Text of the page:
Formed of sisters Cristal and Alisa Ramirez and their bandmates Katie Henderson and McKenna Petty. The Aces have been going since the girls got into their respective instruments – around 11 and 12. The combination of literal and mental growth intertwining with musical and lyrical development is unique and is what allows for this well-moulded and seamless record. The Aces manage to combine the energy of their youth with the professional slickness that can only come from the ten years of rehearsing and playing together. The DIY roots of the band can be seen only in the authentic lyrics and melody whilst the production and quality mean that no cracks show.

The Aces could be described under several genre headings. But, the magic of ‘When My Heart Felt Volcanic’ is the way that the group mix the best of pop records – slick production, radio-friendly catchiness and upbeat tracks with the best of indie rock; non-formulaic, creative ideas, swirling guitars and lyrics with honesty and authenticity that listeners can admire.

‘When My Heart Felt Volcanic’ is a straight run of catchy, upbeat melodies that whilst lacking in variety don’t fail to bring a smile to your face in terms of their easy listening simplicity and emotional complexity. The album starts with three stand out tracks. ’Stuck’ is essentially The Aces in a safe, but brilliant place they’ve been comfortable in for years. The clean melody and clear lyrics make this track sharp and professional despite the catchy pep that makes this the perfect hit for the fast-approaching summer months.

Next, ‘Fake Nice’ shows the band with a touch of attitude, marked by vocalist Cristal’s shift from smooth to gravely and hits with powerful lyrics, ‘You never say, anything that I need to, That I need to hear, Yeah I could stay, participate in the bullshit, or get out of here’.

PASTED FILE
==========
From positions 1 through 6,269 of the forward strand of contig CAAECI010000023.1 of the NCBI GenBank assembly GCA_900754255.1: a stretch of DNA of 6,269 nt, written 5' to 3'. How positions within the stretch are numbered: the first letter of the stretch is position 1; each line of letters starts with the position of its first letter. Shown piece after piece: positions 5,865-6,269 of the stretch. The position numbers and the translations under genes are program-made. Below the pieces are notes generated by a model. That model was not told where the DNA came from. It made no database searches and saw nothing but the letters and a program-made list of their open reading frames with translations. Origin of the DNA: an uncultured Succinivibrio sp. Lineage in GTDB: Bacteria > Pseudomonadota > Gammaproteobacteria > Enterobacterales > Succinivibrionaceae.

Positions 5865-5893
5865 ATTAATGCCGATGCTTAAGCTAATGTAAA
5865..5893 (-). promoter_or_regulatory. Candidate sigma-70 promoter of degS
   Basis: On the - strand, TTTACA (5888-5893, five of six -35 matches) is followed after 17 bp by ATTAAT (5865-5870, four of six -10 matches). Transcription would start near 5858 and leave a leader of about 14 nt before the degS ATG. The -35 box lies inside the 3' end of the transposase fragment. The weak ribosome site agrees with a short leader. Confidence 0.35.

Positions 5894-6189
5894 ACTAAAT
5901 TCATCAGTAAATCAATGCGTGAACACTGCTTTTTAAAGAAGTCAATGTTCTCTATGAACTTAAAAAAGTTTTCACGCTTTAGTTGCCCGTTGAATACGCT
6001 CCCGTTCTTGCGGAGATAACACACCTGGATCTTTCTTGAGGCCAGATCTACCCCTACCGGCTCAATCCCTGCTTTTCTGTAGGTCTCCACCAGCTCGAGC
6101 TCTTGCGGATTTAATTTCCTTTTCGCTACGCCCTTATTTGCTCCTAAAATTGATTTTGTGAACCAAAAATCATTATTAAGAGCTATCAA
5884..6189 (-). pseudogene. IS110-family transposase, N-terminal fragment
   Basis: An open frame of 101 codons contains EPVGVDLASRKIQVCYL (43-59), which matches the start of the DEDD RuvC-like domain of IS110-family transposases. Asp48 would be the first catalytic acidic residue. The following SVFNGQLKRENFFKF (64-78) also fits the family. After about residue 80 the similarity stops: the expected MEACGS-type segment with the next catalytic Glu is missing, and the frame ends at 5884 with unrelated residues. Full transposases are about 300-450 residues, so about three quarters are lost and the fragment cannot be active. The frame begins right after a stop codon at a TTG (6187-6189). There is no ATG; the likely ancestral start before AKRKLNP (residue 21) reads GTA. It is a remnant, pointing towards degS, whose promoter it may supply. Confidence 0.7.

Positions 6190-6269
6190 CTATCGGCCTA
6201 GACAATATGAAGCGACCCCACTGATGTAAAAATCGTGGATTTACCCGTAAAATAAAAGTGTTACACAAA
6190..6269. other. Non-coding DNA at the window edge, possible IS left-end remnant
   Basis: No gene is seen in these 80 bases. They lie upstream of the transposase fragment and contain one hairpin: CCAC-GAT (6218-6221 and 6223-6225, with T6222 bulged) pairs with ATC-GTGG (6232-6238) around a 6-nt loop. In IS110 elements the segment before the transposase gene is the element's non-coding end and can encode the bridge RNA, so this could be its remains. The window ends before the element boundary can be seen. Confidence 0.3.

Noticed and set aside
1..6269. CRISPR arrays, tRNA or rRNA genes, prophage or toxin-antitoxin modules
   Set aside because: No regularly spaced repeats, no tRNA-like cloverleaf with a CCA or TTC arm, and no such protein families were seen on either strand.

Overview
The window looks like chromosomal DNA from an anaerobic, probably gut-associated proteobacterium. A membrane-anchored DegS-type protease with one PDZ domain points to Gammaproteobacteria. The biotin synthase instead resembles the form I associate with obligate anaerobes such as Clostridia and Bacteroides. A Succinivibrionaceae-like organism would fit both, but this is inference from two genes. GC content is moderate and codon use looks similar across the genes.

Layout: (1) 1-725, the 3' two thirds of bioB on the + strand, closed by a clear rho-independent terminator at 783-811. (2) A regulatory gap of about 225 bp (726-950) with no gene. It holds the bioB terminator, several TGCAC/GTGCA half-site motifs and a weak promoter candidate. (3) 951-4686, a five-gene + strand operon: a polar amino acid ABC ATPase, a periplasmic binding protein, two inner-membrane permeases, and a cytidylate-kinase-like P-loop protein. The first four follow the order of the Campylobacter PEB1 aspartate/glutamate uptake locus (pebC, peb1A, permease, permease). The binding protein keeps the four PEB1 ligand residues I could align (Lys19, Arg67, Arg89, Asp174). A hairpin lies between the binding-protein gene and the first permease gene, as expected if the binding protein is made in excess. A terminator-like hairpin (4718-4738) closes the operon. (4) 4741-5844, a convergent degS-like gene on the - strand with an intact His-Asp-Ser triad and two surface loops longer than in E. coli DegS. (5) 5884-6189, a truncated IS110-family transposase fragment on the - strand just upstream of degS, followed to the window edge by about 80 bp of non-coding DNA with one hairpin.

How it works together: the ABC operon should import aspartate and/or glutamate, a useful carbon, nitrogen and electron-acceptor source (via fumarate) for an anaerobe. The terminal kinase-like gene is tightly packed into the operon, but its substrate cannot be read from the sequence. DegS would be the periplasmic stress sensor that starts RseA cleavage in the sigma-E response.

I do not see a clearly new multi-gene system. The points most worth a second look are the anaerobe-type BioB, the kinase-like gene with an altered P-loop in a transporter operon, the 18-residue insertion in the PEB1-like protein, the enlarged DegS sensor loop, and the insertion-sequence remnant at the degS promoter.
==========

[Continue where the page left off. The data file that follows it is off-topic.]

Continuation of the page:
‘Lovin is Bible’, the third of the starting stand out tracks, is, despite its predictable gushy love song form with sickly lyrics, ‘Well you know I’m not religious but, your lovin’ is bible, you can teach me how to speak your language, make me your disciple’, undeniably captivating.

Later, in the album ‘Holiday’ brings a dose of 80’s glam which addresses the complexity and confusion of love in its sheen and sterility. The Aces have managed to keep clean the potential dizzying lyrics – ‘You say you want a holiday, want a holiday, I know just how to be your escape, but you don’t, don’t do anything, give me anything’ – with fresh vocals and instrumentation. Probably the key stand out track on the album though is ‘Put It on the Line’ which is so different to the rest. Perhaps it is precisely this that makes it so good, The Aces have finally pushed the boundaries with layered harmonies and a genuinely unique sound, showing the potential for future releases to triumph like ‘Put It on the Line’ again.

Hopefully releasing this LP will bring the band the confidence they need to avoid the predictability trap that they have slipped into this time. For an album that balances along genre lines it is surprisingly strict and repressive in its stylistic expression. The group are at their best when they push out of the formulaic genre defined song structure. It could have been far better if it had some genuine courage behind the more banal tracks. So many of the tracks on this album could have been great rather than simply good, if only the girls had given each song more voice.

Words: Sophie Shrive

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